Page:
--Solderman no more.

User avatar
seamonkey
Senior Member
Senior Member
Posts: 959
Joined: Sun Nov 25, 2007 6:09 pm
Real name: Rick
Location: Sunny Florida

Re: Anyone regret getting Voyager Old School?

Post by seamonkey » Fri Apr 17, 2009 4:52 pm

Solderman wrote: On this bit about the 70's vintage machines having "soul", I think this is just a euphamism for uniqueness and instability wrapped into a neat little 4 letter word. None of us want our machines to play themselves, but may be inspired by less than predictable nature.
Solderman, I think the Model D minimoog is a bit more than unique but I understand what you are saying. I would say it has it's own character because of the oscillators and filters designed by Bob Moog, the instability you refer to is what gives each individual Model D it's own character..
Moog Voyager Roland D50 Ensoniq VFX-SD, Korg Wavestation Emulator II, Emax SE Plus, Korg King Korg, Korg Arp Odyssey(Whiteface), Minibrute, Takamine Acoustic Peavey Falcon electric

User avatar
b3groover
Senior Member
Senior Member
Posts: 965
Joined: Thu Apr 10, 2008 7:41 am
Real name: Jim
Band: THEO
Location: Lansing, MI
Contact:

Re: Anyone regret getting Voyager Old School?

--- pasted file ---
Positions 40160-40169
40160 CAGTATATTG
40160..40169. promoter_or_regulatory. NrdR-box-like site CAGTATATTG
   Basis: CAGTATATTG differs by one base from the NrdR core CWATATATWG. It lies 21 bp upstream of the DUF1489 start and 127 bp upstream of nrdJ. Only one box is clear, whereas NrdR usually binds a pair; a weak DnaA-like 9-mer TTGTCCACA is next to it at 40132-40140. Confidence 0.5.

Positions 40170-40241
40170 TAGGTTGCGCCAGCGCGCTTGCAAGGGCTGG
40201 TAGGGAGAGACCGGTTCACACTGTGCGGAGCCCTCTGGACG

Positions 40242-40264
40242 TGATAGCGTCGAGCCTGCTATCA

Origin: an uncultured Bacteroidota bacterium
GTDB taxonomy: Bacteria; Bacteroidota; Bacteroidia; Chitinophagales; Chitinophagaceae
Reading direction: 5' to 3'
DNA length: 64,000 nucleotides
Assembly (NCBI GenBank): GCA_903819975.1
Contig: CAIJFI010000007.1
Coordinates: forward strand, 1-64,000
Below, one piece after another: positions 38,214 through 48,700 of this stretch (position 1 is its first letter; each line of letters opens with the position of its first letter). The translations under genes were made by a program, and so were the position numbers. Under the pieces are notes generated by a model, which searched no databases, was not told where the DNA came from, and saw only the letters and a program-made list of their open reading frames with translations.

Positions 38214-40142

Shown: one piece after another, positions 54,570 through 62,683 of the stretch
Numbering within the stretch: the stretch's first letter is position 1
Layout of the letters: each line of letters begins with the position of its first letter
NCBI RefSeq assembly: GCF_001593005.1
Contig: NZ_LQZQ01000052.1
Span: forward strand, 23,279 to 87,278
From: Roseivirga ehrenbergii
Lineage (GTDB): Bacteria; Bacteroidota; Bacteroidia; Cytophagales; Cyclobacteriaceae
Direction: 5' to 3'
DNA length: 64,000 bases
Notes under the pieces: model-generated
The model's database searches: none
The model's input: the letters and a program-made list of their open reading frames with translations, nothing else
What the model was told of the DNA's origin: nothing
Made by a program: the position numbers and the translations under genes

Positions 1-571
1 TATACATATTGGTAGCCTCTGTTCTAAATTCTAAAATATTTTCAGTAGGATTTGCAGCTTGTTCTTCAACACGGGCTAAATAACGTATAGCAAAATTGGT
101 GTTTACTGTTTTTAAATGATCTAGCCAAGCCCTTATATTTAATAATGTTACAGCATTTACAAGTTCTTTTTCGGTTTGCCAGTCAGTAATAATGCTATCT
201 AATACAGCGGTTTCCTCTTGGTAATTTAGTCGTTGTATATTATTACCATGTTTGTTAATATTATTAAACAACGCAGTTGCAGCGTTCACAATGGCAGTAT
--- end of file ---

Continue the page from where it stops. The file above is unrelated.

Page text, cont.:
Post by b3groover » Fri Apr 17, 2009 5:49 pm

Correct me if I'm wrong, but is it true that Moog himself did NOT want the OS released?

If you use your instruments live, than patch storage is almost a necessity. I know it is for me; I've got too many other things happening with all four limbs (sitting on the organ bench) to tweak a bunch of knobs mid-performance.

As for the "soul" comment; point taken, although there is an ethereal "something" that certain instruments have. When I bought my Voyager used the seller also had a nice Minimoog D and he was honest with me and showed me why he was selling the Voyager. Comparing the two side by side... well... the Voyager really is its own instrument and is not a substitute for the mini. It's a good approximation and for live use is more convenient for sure. And as with anything, it's about compromise. Which instrument works best for you is something only you can decide.

Post Reply